So what are QR codes?
QR codes are a lot like bar codes that on food products. The difference is that they use both horizontal and vertical lines of axis so can hold much more information. By using a QR reader on your phone, you can scan it and it takes you to a digital link.
What possible educational value do they hold?
I think there are so many. Students love codes and there is a certain amount of mystery surrounding codes. Here are some ideas:
Literacy-There are ton of possibilities. John Wolfe mentioned a few ideas on his site but one effective way that he had used them was he had students create 60 second book talks using Photobooth, created a QR code for it and then printed out the code and put it on the inside of the cover of books. What a fantastic way to link print to digital media!
PE-I thought there would be lots of possibilities if you already have iPod touches in your school as you can download a free QR reader and you could use it in PE for orienteering. Have students find the codes around a field which give you clues and directions to the next location.
Social Studies/Humanities- For field trips, students could go to actual locations and using mobile devices, they could record a video or text about what they learned about particular works of art. Then, create QR codes to link this information for other students.
Math- John mentioned that he has seen teachers create QR codes which link to online videos for Math textbooks. What a fantastic way of making textbooks more engaging!
If you would like to start creating your own QR codes, you can set up a free account on Snap Vu which allows you to edit the content but maintain the same code (so you don’t have to keep printing out new codes). It also tracks how many people have actually used your code. The one little glitch is that when you put in your URL sites, make sure they are already shortened by a site like bit.ly as I tried to copy and paste a long URL from my google site (see above) and it didn’t work.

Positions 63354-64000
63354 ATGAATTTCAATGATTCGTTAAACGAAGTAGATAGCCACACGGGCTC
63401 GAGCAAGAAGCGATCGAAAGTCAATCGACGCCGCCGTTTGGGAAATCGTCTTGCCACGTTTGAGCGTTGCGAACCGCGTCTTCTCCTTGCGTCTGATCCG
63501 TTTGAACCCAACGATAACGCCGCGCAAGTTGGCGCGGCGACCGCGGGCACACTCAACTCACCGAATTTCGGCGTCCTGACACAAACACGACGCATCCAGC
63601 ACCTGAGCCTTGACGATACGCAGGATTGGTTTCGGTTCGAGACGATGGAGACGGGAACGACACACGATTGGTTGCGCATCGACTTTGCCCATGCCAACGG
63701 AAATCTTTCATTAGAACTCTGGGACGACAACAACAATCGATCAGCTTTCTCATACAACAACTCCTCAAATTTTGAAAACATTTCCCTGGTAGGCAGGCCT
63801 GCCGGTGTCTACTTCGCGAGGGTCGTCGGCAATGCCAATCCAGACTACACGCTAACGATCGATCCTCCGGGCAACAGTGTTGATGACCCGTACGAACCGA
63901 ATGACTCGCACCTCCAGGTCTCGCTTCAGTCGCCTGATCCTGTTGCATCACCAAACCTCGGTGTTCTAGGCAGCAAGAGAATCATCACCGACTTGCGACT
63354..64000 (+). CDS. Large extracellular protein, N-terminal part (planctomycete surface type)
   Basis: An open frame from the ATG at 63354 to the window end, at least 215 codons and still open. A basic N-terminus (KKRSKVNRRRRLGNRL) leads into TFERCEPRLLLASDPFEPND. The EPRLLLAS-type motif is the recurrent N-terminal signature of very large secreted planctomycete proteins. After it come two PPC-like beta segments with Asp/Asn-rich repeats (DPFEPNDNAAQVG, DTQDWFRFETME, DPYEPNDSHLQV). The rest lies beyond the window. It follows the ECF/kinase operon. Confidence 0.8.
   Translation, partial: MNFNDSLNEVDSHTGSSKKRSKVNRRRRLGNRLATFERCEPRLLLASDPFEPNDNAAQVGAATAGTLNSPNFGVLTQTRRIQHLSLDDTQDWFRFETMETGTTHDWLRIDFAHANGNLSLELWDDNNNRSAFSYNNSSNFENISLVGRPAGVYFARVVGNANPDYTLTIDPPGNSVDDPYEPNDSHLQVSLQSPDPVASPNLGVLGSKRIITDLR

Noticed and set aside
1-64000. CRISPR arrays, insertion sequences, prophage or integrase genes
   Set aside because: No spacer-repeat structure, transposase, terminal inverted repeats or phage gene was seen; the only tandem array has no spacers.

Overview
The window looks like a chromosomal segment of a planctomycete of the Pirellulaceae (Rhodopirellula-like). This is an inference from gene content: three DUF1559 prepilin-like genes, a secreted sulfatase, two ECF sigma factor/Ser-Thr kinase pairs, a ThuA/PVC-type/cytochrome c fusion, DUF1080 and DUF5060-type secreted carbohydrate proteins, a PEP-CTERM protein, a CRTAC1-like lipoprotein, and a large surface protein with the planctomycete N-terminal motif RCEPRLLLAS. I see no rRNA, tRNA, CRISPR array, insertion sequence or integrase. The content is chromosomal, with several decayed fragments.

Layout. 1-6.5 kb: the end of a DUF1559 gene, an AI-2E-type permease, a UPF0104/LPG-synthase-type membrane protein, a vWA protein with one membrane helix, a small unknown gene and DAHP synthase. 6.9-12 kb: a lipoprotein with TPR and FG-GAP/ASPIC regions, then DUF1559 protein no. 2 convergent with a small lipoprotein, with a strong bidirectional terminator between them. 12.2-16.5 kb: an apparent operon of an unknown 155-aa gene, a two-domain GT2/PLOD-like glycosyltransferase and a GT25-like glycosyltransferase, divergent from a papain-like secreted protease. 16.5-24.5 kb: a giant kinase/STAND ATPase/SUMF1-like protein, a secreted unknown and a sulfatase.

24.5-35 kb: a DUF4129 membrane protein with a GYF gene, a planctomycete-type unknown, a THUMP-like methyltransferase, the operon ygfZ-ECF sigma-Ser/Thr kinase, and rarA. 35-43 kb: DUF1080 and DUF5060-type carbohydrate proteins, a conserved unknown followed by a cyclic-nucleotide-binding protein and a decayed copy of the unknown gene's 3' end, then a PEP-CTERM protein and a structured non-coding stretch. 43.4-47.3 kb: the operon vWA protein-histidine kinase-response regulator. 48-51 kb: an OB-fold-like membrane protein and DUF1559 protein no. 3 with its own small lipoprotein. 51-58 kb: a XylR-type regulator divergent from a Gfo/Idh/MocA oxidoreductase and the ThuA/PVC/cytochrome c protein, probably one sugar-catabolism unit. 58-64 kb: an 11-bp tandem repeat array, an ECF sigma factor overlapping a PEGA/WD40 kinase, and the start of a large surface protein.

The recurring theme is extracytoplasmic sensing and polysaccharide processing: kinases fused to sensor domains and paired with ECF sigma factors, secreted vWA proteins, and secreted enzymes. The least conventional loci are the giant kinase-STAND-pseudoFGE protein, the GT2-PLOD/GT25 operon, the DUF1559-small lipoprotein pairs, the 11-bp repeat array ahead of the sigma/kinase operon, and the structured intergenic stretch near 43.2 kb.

Are you using QR codes? Leave a comment with your idea!
We recently got a class set of iPads after writing a grant to the PTA. We have been trying to use them in different grades and subject areas to maximize learning across the school. They have been used in a Grade 1 class for digital storytelling. Many students love the camera app where they can take photos and videos of different books they read and using another app called Sonic Pics, weave them together into a story.
I also have decided to use iPads as a tool to help struggling writers as my Master’s thesis this year. I am measuring the impact on students’ attitudes, achievement and engagement in Grade 5.
We have been using them in Grade 5 most recently as a tool for writing. Students had already finished writing their memoirs and using an app called StoryKit
, they are turning them into digital stories. They use text, photos, drawings and audio. Students were incredibly engaged and very excited to be using these cutting edge tools. They will publish their stories and put them on their digital portfolios when they are finished. Below are some photos and videos from the class.
Edit: Of course we gave them 10 minutes to play with the app before we actually used it in an authentic learning context. They made up their own mini-stories. I didn’t know if using text would appeal to them or not but many of them found it easier than a keyboard!